Commit to narrowness

When you choose anything, you reject everything else.” G.K. Chesterton

The digital economy has created an endless buffet, and it’s easy to overeat. When confronted with infinity, is it okay to blink?” Seth Godin

I’ve been buying the same toothpaste and laundry soap for years. I buy it from one of those membership programs where you have to order a certain amount each month and if you skip an order they’ll automatically ship you some items you’ve preselected. My preselected order has always been vitamins and toothpaste and laundry soap.

The nice thing is I really do like the products. They’re natural and effective and it’s easy. I order online, or if I forget, the box magically comes to my door anyway. The not nice thing is that the shipping has gotten expensive and my vitamin needs have changed. I canceled our membership a couple months ago and now I am in need of toothpaste and I’ll have to go to the store; there are 46 different tubes of toothpaste to choose from at the store. I will be overwhelmed. I won’t know how to prioritize: save time, save money, save the planet, save our health, save our teeth from the effects of our habits?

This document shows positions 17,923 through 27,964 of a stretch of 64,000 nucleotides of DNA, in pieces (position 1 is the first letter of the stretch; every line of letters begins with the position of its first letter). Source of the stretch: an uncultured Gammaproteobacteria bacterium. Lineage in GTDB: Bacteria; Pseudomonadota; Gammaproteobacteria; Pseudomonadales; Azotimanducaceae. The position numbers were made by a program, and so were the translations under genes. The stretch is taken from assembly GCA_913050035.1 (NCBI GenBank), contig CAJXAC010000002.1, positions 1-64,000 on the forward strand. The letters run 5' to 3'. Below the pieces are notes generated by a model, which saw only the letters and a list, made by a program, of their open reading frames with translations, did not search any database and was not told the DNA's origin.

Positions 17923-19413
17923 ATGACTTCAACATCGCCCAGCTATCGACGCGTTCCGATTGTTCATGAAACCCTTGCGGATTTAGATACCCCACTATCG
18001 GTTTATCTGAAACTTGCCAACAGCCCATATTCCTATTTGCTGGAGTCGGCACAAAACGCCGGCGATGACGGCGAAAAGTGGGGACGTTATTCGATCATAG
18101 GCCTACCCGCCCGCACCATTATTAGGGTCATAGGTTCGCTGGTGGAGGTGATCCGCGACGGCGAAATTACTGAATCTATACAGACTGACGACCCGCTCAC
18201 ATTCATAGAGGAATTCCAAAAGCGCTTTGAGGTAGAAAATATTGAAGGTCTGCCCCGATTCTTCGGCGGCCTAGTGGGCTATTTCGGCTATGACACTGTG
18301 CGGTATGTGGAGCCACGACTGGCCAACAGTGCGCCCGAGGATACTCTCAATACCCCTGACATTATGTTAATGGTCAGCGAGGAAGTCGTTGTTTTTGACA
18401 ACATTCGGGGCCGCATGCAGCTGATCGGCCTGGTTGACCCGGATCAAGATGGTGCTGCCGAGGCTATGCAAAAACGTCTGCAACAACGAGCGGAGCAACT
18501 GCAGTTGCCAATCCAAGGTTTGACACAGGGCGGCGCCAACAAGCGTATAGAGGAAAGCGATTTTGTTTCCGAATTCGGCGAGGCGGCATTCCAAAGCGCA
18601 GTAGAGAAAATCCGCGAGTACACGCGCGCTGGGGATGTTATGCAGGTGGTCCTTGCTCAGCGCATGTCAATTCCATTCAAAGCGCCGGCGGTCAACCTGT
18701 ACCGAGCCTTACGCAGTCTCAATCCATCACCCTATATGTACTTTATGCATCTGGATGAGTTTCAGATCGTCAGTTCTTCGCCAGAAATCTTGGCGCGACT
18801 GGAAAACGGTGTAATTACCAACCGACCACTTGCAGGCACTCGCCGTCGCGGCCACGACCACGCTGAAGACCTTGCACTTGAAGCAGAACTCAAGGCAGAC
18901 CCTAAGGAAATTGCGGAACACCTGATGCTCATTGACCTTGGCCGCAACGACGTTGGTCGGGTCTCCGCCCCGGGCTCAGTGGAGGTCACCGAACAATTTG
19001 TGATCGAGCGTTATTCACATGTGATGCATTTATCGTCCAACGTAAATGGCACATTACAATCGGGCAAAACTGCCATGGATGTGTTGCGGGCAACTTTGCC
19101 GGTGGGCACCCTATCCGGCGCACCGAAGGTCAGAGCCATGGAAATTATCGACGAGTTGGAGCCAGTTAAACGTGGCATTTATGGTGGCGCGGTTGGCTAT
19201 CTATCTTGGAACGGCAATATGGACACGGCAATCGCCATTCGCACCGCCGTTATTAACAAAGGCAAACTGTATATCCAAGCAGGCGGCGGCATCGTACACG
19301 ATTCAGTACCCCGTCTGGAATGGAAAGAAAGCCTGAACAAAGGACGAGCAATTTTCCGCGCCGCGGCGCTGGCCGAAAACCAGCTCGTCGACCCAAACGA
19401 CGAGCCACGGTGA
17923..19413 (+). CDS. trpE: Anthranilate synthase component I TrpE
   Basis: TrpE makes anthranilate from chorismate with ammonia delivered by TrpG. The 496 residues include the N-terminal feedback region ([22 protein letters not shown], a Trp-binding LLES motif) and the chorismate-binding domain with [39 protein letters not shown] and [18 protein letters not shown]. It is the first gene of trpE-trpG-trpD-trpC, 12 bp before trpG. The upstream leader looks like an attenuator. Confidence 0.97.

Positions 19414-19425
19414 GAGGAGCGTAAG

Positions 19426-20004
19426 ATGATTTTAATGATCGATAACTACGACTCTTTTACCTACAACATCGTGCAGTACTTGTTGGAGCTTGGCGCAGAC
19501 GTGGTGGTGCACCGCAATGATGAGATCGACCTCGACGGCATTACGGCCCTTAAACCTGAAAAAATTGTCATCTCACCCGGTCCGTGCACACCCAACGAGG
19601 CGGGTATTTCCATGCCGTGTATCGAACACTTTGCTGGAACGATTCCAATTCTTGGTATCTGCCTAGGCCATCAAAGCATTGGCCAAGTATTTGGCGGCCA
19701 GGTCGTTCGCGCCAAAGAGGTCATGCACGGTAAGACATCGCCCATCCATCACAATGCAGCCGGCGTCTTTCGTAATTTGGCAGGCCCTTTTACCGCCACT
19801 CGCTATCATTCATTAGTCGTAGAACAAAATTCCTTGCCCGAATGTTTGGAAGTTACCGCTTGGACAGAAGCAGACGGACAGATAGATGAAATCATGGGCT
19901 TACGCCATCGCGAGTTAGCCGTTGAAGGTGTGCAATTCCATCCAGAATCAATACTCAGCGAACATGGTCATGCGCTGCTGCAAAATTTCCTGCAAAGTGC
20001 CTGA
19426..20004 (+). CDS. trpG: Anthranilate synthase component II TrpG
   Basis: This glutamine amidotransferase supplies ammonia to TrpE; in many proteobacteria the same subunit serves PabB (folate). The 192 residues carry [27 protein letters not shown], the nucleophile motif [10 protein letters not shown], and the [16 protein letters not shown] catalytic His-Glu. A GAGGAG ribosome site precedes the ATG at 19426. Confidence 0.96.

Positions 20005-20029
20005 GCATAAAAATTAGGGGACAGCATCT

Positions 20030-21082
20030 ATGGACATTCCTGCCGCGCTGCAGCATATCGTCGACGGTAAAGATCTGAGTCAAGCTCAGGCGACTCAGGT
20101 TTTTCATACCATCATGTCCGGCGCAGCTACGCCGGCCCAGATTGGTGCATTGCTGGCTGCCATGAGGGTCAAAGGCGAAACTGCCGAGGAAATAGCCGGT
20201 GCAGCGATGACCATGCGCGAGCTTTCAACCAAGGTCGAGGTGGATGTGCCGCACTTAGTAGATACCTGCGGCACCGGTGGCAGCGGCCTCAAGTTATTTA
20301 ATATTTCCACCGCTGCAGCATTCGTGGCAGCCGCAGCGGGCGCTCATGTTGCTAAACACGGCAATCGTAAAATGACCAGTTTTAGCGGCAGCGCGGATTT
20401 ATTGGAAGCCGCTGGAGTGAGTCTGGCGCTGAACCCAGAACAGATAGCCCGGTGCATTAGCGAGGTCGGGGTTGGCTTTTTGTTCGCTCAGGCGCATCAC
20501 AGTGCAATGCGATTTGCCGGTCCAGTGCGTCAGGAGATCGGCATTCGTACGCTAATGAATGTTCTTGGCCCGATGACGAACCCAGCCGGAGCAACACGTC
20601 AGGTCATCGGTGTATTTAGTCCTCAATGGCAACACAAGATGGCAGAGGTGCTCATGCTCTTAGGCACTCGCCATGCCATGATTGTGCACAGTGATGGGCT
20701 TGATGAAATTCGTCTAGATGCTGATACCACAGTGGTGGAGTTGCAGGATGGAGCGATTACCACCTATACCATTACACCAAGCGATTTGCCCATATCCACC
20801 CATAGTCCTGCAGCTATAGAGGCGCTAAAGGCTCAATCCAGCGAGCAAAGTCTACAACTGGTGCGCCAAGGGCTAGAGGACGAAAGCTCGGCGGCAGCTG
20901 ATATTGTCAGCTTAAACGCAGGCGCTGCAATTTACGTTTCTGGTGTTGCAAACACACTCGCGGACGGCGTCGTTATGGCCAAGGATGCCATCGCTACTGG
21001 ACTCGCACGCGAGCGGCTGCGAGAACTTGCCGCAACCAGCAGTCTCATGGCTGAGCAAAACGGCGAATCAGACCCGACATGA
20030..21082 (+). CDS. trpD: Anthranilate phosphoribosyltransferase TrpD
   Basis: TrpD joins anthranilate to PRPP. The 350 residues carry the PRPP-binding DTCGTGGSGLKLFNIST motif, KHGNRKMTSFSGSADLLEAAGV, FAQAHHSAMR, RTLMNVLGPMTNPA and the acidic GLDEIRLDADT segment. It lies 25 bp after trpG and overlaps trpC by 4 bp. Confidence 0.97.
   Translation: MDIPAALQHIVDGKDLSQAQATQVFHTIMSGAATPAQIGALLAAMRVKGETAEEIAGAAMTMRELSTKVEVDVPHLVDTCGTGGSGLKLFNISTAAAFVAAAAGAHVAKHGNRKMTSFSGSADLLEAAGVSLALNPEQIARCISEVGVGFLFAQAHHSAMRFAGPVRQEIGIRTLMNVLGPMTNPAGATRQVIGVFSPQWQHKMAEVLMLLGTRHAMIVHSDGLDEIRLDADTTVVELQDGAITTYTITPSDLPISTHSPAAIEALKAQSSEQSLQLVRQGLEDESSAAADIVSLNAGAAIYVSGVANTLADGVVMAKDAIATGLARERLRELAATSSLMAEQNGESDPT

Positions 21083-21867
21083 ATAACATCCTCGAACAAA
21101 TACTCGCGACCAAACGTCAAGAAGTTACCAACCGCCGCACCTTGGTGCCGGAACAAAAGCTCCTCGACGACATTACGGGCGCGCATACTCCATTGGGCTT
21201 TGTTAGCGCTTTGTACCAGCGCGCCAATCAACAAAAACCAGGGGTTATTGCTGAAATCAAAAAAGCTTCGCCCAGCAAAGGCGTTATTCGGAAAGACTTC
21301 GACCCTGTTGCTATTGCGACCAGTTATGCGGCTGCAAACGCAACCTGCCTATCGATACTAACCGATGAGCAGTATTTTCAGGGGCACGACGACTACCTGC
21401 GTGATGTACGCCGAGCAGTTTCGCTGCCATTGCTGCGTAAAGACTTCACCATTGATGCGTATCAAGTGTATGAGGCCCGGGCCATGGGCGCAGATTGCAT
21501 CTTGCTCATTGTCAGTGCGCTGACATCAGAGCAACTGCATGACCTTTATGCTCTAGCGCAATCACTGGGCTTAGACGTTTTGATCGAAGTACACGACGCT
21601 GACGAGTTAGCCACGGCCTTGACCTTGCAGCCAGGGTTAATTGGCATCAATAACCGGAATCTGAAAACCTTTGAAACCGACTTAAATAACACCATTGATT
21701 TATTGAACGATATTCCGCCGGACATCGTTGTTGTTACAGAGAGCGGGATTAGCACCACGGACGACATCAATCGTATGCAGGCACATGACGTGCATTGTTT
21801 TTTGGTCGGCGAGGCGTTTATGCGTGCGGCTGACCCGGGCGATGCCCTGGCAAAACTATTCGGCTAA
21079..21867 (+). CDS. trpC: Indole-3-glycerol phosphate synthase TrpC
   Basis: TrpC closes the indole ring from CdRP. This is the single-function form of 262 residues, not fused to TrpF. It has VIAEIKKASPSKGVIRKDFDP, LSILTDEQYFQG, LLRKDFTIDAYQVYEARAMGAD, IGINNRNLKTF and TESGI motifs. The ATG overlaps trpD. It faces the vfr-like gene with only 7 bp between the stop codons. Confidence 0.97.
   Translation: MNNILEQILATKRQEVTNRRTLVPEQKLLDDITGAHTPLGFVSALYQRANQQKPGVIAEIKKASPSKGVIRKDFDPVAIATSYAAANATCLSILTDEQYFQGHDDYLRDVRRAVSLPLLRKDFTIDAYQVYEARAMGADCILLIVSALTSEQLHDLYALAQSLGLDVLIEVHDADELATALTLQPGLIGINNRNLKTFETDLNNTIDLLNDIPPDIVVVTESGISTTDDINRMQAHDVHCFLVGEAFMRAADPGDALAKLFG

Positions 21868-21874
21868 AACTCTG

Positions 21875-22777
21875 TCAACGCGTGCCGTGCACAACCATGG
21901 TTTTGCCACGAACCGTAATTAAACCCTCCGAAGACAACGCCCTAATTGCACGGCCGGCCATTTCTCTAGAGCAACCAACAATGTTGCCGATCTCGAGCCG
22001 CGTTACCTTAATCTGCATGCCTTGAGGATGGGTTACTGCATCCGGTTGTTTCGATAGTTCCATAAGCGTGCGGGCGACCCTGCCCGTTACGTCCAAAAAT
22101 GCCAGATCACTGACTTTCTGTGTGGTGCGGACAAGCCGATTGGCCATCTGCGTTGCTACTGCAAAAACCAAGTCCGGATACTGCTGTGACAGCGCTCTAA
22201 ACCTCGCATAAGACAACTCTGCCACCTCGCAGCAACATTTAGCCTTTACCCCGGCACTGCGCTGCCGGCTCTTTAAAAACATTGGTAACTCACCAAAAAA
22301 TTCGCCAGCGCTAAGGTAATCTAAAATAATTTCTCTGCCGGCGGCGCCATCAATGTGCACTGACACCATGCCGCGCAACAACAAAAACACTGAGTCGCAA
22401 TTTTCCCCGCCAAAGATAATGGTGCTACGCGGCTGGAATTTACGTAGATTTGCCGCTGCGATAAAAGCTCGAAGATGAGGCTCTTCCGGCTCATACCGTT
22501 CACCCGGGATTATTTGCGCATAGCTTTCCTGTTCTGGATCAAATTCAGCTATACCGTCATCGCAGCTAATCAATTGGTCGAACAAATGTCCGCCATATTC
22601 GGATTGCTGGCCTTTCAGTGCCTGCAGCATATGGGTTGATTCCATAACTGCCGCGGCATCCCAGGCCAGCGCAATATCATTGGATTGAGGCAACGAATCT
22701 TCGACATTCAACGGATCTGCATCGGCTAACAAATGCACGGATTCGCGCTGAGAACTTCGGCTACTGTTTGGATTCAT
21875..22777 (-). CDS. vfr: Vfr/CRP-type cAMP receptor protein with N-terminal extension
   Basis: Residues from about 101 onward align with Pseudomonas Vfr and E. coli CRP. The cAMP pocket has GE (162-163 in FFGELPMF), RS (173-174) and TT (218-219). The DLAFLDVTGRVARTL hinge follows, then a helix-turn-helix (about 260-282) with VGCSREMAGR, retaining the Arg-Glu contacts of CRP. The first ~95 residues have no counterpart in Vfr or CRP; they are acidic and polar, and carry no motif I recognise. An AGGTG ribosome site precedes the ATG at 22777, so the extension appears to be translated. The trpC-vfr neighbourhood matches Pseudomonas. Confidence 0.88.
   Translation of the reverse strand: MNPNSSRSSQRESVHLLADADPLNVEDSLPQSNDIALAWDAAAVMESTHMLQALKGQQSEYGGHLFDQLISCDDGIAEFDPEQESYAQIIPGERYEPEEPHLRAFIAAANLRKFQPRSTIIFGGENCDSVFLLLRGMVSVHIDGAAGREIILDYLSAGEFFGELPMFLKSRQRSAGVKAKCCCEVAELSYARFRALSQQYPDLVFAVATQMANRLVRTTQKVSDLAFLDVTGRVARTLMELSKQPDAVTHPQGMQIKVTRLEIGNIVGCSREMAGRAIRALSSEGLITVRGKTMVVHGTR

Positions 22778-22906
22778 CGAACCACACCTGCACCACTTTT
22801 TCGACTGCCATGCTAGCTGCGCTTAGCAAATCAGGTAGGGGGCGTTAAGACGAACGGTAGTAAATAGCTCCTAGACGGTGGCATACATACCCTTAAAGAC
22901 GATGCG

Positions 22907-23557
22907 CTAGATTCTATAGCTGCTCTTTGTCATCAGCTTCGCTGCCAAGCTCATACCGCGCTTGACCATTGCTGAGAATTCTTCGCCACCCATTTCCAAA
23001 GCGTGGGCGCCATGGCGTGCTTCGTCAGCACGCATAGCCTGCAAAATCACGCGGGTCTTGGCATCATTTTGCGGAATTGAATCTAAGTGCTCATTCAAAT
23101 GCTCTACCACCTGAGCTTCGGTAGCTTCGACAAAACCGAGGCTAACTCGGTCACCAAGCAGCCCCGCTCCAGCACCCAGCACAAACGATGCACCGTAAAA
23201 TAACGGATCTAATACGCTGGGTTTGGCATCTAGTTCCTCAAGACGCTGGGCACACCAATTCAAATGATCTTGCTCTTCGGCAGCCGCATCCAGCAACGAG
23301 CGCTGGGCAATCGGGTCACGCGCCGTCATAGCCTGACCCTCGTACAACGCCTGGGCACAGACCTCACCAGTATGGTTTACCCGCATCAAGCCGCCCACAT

This is freedom.

A few months ago someone was discussing the many options their family was considering for schooling their children this coming year. They live in a bigger city with more choices, but I could still sympathize with their quandary—time, money, benefits, etc. I realized during our conversation that five years ago we severely limited our choices in this area. We chose one very specific option for homeschool—because you don’t just choose between public, private, or homeschool; you choose one broad category and a hundred other options cascade from that. We got involved with a community that thrives on commitment to one another. If we pull out and choose another course, our community suffers because, though we are replaceable, we homeschool together with a group of like-minded people and the dynamics change with every shift in involvement. We are free and responsible for our own children’s education, but we are interdependent within that freedom.

Making this very specific choice has allowed me to trash and unsubscribe from the multiple homeschool catalogs, conferences, curriculum publishers, and magazines that provoke parents to question their choices. Prior to our decision, every summer was spent poring over websites and catalogs to plan The Best Course for the following year, chasing the greener grass and smarter schedule. I enjoyed some aspects of this planning, but my attic holds boxes of books that, if their marketing was correct, should’ve produced National Merit Scholars who radically love Jesus and Shakespeare and art history.